Are driverless cars the future of travel or a road to nowhere?
The future of travel – or a fantasy on the road to nowhere? Sienna Rodgers explores the long and winding journey for driverless cars.
The self-driving revolution promises a panoply of utopian benefits: accidents reduced; jobs created; insurance premiums cut; domestic air travel made redundant; road traffic brought down; air quality improved; car parks reclaimed. The list goes on. What’s not to like?
“Robots don’t get distracted. Robots don’t have a bad day and get grumpy,” Ben Everitt, Conservative MP for Milton Keynes North, declared in a Westminster Hall debate last year. Driverless cars, he continued, “can help people with disabilities become more mobile, vitally improve access to employment and healthcare, give one million people in the United Kingdom better access to higher education and potentially unlock £8bn of value to our economy.”
Connected and autonomous vehicle (CAV) technology could create around 320,000 new jobs in the UK by 2030, Everitt told colleagues. No wonder ministers excitedly released a plan in August for the rollout of self-driving vehicles on UK roads by 2025, backed by £100m of government spending for research and help to kick-start commercial services.
But there are complex hurdles for driverless vehicles to overcome. Chief among them, according to enthusiasts, is public attitudes. “The cultural acceptance is probably going to be the biggest barrier to automating our transport networks,” Everitt, chair of the Connected and Automated Mobility All-Party Parliamentary Group, tells The House. “We need to regulate properly so that it happens safely, and make sure we do it in a way that is accepted by the public.”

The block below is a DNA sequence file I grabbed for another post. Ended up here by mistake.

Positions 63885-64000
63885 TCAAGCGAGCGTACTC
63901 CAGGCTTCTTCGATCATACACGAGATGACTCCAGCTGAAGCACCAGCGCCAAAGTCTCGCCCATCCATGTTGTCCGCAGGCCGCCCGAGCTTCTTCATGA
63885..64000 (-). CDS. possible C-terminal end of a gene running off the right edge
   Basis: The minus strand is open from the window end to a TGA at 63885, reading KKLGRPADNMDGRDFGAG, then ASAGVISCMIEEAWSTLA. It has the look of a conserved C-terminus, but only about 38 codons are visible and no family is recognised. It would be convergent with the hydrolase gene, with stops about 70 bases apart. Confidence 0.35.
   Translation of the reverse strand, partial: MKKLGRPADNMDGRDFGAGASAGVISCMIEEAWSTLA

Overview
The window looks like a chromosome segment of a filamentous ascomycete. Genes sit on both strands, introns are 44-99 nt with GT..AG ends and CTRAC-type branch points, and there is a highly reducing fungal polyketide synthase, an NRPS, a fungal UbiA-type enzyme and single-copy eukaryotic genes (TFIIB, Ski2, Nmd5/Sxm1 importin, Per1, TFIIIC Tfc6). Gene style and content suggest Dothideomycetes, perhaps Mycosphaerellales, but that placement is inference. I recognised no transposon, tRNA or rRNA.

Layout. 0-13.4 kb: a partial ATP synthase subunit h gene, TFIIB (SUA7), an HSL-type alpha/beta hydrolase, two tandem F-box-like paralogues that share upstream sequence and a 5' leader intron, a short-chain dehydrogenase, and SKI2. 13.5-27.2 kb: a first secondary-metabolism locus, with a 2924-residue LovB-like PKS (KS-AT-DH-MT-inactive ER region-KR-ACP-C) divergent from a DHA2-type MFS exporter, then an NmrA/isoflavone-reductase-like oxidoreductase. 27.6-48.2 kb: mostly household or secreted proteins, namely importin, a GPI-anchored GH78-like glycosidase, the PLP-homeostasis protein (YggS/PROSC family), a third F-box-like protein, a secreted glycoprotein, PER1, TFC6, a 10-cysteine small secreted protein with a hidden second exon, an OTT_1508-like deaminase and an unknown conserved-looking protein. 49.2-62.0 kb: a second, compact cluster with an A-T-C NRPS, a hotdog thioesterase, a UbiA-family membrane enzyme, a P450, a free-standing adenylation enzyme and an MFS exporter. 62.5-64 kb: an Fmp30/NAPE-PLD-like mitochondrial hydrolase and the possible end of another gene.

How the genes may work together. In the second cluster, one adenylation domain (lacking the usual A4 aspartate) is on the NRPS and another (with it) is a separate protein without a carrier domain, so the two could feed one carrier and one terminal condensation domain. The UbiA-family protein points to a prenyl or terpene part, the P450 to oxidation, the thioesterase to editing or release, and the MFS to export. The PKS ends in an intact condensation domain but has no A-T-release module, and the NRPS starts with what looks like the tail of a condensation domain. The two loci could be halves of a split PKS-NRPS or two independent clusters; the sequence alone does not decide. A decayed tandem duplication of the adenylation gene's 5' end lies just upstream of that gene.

The other significant barrier is liability, he says. “The tech is fine. It evolves and becomes more precise as we go along. Aside from culture, the most immediate barrier we’ve got is where the liability lies. Is it the driver? Is it the manufacturer? Is it the insurer? That’s the bit the government is working on solving at the moment, which, frankly, is the most fun bit.” Everitt is hosting discussions between MPs, civil servants, lawyers and insurance industry representatives to work on this emerging problem.
“Robots don’t get distracted. Robots don’t have a bad day and get grumpy.”
Everitt represents Milton Keynes North, where a grid system makes the 55-year-old city almost uniquely well-suited in the UK to CAVs – like cities in the United States such as San Francisco, where people can hail driverless cabs known as “robotaxis”. The MP says of his patch: “It is an ideal testbed for this kind of technology. But one of the issues we need to consider is: are we just proving this works in Milton Keynes?”
If Everitt is one of the keenest proponents of autonomous cars, Labour politician, transport specialist and author of Driverless Cars: On a Road to Nowhere Christian Wolmar is one of the most vocal sceptics. He believes the biggest stumbling block is not public attitudes or legal issues but something much more fundamental: the tech. “It’s very marginal, it’s costing a hell of a lot of money, it’s not getting anywhere fast, nobody particularly wants it – and yet the government is prepared to put quite a lot of money into it rather than improving the technology of bus services,” he tells The House.
“The technology is nearing a dead end. It will have limited use in specific situations, like an airport shuttle,” Wolmar says. (Driverless shuttles were trialled at Birmingham airport earlier this year.) “You’re not going to get this situation where most cars are driverless, and that was their ultimate aim.” He cites John Krafcik, chief executive of Google’s self-driving car project Waymo, who said in 2019 that fully autonomous cars – those able to drive in all conditions without human input – will never exist.
There are six levels of car automation: level zero, no automation; one, automation that allows feet off; two, hands off; three, eyes off; four, mind off; five, mind off with no restrictions on where the vehicle can go. Some say big tech companies have mistakenly focused on levels four and five, when levels one to three are more realistic.